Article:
Monday, February 22, 2010

So Now There's a Plan!

Ten months into the debate, the White House releases their plan for health care reform:
President Obama took the Senate health care bill and stripped special deals and added his preferred compromise for taxing high-end insurance plans, detailing for the first time his preferred approach for finishing the long battle for reform.

The White House just released the Obama plan in advance of Thursday's health care summit, framing it as an improvement to the Senate bill and an ultimate compromise.

The administration is signaling they are prepared to push the plan through reconciliation, talking about the need for an "up or down" vote, and wants the American people to see the negotiations play out on television among Democrats and Republicans.

Obama aides described what they are posting today at as the president's "take" on bridging the differences between the House and Senate bills passed last year. It's largely been crafted based on negotiations Democratic leaders had with Obama in the Cabinet room before the Jan. 19 election in Massachusetts.
I gotta say, I'm still not entirely sure what is accomplished by releasing this to the public. It seems like it will only piss people off (no public option and an increase in the mandate penalty... succeeded!), which is worth it so that you tell the Republicans that you posted the bill online before the summit?

The summit later this week is another move that I just don't understand. The Sunday shows kept replaying a clip of Obama reiterating that this summit was not a political stunt. It better be a fucking political stunt! If it's not then that means you're reinventing the wheel 10 months in, this time with more Republican advice!

If this were 10 months ago, then great! But showing that the Republicans don't have any ideas on health care isn't going to change anything. They're not in power, and I continue to wonder why the Obama administration doesn't understand that Obama will be blamed/praised for whatever is created here. Saying that we have good ideas but the the other side won't play nice is about as weak sauce as reelection arguments get, and if they haven't figured that out yet then the upcoming slaughter in November might change their minds.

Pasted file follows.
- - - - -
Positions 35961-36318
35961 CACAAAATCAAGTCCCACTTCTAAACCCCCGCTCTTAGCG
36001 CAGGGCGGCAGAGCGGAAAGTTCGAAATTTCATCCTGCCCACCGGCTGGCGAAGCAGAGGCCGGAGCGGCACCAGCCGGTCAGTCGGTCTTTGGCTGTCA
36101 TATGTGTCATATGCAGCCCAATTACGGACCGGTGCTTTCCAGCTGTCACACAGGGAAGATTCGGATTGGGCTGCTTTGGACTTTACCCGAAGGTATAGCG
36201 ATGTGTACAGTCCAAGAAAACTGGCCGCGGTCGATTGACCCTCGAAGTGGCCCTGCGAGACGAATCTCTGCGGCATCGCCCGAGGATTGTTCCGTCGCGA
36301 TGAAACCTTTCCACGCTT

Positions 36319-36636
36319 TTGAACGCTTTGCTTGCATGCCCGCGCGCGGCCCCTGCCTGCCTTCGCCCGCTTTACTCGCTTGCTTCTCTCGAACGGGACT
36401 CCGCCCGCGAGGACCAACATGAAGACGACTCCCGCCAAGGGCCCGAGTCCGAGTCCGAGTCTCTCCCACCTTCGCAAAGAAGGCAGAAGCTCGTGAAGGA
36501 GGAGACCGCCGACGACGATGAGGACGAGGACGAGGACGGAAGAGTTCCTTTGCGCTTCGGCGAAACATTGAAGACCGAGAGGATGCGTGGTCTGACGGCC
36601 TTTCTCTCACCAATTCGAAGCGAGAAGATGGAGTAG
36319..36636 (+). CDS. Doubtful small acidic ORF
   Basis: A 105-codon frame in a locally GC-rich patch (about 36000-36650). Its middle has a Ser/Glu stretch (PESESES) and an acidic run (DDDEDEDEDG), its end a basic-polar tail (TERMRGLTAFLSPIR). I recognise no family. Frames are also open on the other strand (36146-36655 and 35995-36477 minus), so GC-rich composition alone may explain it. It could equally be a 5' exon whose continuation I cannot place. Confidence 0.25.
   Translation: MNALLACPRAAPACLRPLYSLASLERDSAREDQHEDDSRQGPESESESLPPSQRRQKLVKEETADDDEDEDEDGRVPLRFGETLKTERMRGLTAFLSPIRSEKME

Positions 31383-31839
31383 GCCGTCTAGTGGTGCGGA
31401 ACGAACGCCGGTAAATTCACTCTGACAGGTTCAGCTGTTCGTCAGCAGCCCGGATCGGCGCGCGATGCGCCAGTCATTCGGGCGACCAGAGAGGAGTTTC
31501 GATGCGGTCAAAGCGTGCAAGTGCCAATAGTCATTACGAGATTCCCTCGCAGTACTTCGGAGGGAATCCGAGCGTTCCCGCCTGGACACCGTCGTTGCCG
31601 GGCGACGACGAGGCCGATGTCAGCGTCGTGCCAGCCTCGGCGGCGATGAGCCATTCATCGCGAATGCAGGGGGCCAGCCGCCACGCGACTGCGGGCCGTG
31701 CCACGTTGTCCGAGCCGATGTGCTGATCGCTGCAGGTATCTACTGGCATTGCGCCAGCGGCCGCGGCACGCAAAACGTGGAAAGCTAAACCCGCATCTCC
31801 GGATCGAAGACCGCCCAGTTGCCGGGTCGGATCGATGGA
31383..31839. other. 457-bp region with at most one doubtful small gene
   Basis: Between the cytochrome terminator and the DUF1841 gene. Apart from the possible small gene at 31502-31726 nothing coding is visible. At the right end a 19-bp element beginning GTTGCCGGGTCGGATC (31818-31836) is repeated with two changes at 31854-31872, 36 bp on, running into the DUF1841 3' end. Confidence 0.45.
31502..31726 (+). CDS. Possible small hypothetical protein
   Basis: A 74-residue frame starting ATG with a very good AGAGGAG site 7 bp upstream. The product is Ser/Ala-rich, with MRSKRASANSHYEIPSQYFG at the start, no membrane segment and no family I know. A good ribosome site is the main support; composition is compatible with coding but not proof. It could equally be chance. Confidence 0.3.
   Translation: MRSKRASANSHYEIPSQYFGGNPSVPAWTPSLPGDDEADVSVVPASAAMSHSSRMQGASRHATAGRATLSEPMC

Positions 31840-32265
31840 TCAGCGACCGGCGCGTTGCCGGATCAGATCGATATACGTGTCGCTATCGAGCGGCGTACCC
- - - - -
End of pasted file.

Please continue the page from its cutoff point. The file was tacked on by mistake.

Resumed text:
It also seems odd to hold the summit to jump start the debate when lots of real activism is currently taking place in support of the public option, something ditched in Obama's proposal. You'd think you'd want the your base's organizing efforts backing up your plan rather than organizing parallel to it, but grassroots organizing is probably too partisan or something. And a reminder:
A batch of state polls by the non-partisan Research 2000 shows that in multiple states represented by key Dem Senators who will have to decide whether to support reconciliation, the public option polls far better than the Senate bill does, often by lopsided margins.

Here’s a rundown, sent over by the Progressive Change Campaign Committee, which commissioned the polls:

* In Nevada, only 34% support the Senate bill, while 56% support the public option.

* In Illinois, only 37% support the Senate bill, while 68% support the public option.

* In Washington State, only 38% support the Senate bill, while 65% support the public option.

* In Missouri, only 33% support the Senate bill, while 57% support the public option.

* In Virginia, only 36% support the Senate bill, while 61% support the public option.

* In Iowa, only 35% support the Senate bill, while 62% support the public option.

*In Minnesota, only 35% support the Senate bill, while 62% support the public option.

* In Colorado, only 32% support the Senate bill, while 58% support the public option.
Keep calling your Senators and help save them from themselves...

1 comment:

  1. Well, this needed to happen. Obama made that promise about having this stuff shown on TV and he has been called out on it. No one likes a liar even when it is understandable why the health care debate has not been open to the public.

    I for one am excited to see this summit. And, I would hope this isn't a republican bashing like it was the last time. I am hopeful that the Republicans will come to the table with some actually ideas since they have had time to prepare and if they don't it really will be a trap for them politically. I think like most Americans I just want this petty back & forth to stop and for something to be accomplished. I mean it's February again, all our premiums have gone up by a substantial amount. We are all feeling it more then ever that this cost inflation is not sustainable.